5 International Banks With Big Fat Dividends

People invest in small and mid-cap stocks primarily because they offer more share and dividend growth potential than their bigger counterparts do. However, in terms of stability, bigger banks usually have a clear-cut edge over smaller ones, in part because they have a better chance of getting bailed out during difficult times. American banking giants such as JPMorgan Chase (NYSE: JPM  ) and Wells Fargo (NYSE: WFC  ) were bailed out during the financial crisis, and they're now back on track and reporting impressive earnings. Meanwhile, the number of small and regional U.S. banks appearing on the Federal Deposit Insurance Corp.'s list of "problem banks" far exceeded the number of large banks.

What to look for
If you're on the hunt for some banking dividends, pay attention to the trailing yield, forward yield, and payout ratio. Big is good, of course, and I'd consider a dividend yield north of 2% to be healthy, provided the company has ample cash to reinvest and grow. But it's equally important to ensure that the payout is sustainable. Industry benchmarks suggest that a sustainable rate typically ranges between 2% and 5%. The payout ratio is an especially important metric because it compares the dividends paid with the net income the company generates.

Let's look at five big banks that offer both income and stability, as well as a chance to help guard your portfolio against unforeseen instability in the domestic markets.

5 chances to score

  1. Banco Santander (NYSE: STD  ) : Although Spain looks vulnerable at the moment, Santander looks strongly capitalized, with a yield that's among the highest in the industry. With quarterly net income growing sequentially, Santander looks good on the earnings front as well. It has an impressive trailing annual dividend yield of 5.50% and a current payout ratio of 63%, which is quite reasonable. The fact that Santander has been aggressively pursuing its expansion strategy shows that it isn't compromising on its growth plans and can comfortably continue making payouts at the same time.
  2. HSBC (NYSE: HBC  ) : The U.K's biggest bank has a trailing annual dividend yield of 2.90%, and its payout ratio stands at 47%. Declining loan losses enabled this banking behemoth to post a 53% jump in its latest quarterly earnings, further enabling HSBC to increase its quarterly dividend by 12.5%. This global bank looks like an attractive investment.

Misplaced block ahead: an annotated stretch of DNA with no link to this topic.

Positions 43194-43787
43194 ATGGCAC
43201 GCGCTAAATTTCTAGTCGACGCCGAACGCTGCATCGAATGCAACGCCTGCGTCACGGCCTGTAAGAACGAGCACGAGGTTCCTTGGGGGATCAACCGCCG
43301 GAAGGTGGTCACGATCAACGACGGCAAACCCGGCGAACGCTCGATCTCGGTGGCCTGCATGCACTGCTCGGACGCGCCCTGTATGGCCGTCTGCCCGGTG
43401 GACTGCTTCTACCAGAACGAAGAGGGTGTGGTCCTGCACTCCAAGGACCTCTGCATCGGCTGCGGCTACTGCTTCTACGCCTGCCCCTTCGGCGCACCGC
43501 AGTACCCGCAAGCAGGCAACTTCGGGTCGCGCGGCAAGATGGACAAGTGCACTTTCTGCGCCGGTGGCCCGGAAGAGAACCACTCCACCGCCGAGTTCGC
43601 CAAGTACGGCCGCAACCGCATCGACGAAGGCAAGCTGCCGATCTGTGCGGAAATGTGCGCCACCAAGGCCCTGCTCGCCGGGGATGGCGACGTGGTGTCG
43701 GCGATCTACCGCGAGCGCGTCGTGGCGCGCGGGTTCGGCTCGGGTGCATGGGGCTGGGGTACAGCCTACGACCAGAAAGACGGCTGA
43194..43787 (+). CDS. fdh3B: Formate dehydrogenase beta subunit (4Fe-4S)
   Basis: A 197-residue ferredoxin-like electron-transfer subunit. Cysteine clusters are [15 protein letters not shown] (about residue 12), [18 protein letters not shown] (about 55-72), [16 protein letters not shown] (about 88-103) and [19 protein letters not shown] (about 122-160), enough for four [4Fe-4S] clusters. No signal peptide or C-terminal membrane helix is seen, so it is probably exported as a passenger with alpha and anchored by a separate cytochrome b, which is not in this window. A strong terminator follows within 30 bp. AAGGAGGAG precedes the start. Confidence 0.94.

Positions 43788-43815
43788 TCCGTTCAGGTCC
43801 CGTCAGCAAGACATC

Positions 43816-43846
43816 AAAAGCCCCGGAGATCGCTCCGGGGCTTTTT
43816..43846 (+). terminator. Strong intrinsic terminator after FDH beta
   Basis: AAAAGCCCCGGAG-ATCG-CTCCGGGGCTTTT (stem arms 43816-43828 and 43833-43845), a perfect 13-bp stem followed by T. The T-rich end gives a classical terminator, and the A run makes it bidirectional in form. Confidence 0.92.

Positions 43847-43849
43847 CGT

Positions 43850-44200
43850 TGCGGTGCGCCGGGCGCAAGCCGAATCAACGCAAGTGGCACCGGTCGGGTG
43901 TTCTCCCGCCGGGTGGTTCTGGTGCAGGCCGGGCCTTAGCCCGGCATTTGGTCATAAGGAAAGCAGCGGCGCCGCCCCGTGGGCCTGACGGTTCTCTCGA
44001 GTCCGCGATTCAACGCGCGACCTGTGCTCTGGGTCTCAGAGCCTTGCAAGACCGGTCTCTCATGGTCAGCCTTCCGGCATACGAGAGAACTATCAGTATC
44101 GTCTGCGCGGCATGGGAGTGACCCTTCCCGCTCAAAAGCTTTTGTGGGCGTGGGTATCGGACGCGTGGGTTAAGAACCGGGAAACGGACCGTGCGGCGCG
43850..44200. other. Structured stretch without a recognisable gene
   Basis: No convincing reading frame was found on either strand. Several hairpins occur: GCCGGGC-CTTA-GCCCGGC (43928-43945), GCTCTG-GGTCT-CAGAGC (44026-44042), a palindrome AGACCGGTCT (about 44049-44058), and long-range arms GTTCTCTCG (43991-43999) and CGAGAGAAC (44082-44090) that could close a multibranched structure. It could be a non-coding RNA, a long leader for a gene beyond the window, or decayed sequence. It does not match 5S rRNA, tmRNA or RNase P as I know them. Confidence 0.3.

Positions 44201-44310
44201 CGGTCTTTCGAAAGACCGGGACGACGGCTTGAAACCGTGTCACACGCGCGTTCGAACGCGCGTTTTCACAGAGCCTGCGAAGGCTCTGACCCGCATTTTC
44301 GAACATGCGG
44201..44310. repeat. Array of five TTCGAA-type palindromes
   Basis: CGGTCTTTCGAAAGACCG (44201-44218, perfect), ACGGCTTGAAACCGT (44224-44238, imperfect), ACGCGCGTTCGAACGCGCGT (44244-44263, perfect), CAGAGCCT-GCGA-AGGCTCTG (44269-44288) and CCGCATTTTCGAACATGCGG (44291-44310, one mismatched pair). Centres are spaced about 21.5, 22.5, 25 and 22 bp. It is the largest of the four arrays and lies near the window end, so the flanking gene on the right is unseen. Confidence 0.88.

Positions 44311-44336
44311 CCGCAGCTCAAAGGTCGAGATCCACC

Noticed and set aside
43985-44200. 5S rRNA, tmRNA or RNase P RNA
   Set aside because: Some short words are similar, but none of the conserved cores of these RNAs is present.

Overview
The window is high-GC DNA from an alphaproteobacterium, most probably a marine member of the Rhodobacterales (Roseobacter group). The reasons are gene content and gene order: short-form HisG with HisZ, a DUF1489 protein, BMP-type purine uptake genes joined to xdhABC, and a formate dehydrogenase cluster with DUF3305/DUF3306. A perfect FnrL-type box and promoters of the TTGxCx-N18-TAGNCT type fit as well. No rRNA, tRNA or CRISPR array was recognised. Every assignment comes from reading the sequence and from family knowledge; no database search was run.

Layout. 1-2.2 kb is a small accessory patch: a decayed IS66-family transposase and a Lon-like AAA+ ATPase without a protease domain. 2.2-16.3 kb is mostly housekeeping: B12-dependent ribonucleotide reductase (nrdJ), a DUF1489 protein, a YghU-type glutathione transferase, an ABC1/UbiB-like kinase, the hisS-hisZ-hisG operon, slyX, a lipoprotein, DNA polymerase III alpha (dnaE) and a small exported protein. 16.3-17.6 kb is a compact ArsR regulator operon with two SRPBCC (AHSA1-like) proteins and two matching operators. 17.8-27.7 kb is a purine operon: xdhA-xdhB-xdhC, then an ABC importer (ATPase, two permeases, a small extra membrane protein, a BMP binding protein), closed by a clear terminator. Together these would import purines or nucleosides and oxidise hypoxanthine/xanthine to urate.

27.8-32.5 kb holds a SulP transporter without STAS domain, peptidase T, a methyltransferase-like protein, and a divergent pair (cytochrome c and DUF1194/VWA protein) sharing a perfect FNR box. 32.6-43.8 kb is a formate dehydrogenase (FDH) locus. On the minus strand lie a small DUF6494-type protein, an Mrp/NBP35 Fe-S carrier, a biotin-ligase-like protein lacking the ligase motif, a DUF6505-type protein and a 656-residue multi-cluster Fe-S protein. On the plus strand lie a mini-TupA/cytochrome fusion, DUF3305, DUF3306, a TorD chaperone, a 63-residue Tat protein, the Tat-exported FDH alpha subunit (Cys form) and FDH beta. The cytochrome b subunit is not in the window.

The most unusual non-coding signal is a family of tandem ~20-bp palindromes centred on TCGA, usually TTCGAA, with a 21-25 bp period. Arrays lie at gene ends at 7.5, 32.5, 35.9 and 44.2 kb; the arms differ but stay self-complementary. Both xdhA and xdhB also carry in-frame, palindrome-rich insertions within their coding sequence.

3. Royal Bank of Canada (NYSE: RY  ) : Canadian banks have apparently dodged the financial crisis better than most of their U.S. counterparts have. The Toronto-based bank's dividend yield stands at 3.50%, and its payout ratio is 54%. It reported a 13% earnings increase in its latest quarter and subsequently raised its dividend. Fool colleague Ilan Moscovitz has shown that RBC is a dividend dynamo with strong fundamentals.
  4. Bank of Nova Scotia (NYSE: BNS  ) : This Canadian money-spinning stock offers a healthy dividend yield of 3.40% and has a relatively moderate payout ratio of 44%. It has a market cap of $65 billion and has manufactured top-line revenue pretty consistently over the years.
  5. Toronto-Dominion Bank (NYSE: TD  ) : Another Canadian giant that looks pretty darn attractive as far as income is concerned. It offers a lucrative dividend yield of 3.10%, and its payout ratio stands at 44%. But more importantly, it's doing great on the earnings and growth front. The bank recently acquired Chrysler Financial to expand its auto-lending business in North America.

The Foolish bottom line
These banking Goliaths are making money and offering their investors a similar opportunity. They look good from an income standpoint, and I don't see any reason they'd discontinue or even cut their dividends in the foreseeable future -- provided management doesn't goof up, of course.

Fool contributor Zeeshan Siddique owns none of the stocks mentioned in this article.

The Motley Fool owns shares of JPMorgan Chase and Wells Fargo and has created a ratio put spread position on Wells Fargo. Motley Fool newsletter services have recommended buying shares of Bank of Nova Scotia. Try any of our Foolish newsletter services free for 30 days. We Fools don't all hold the same opinions, but we all believe that considering a diverse range of insights makes us better investors. The Motley Fool has a disclosure policy.


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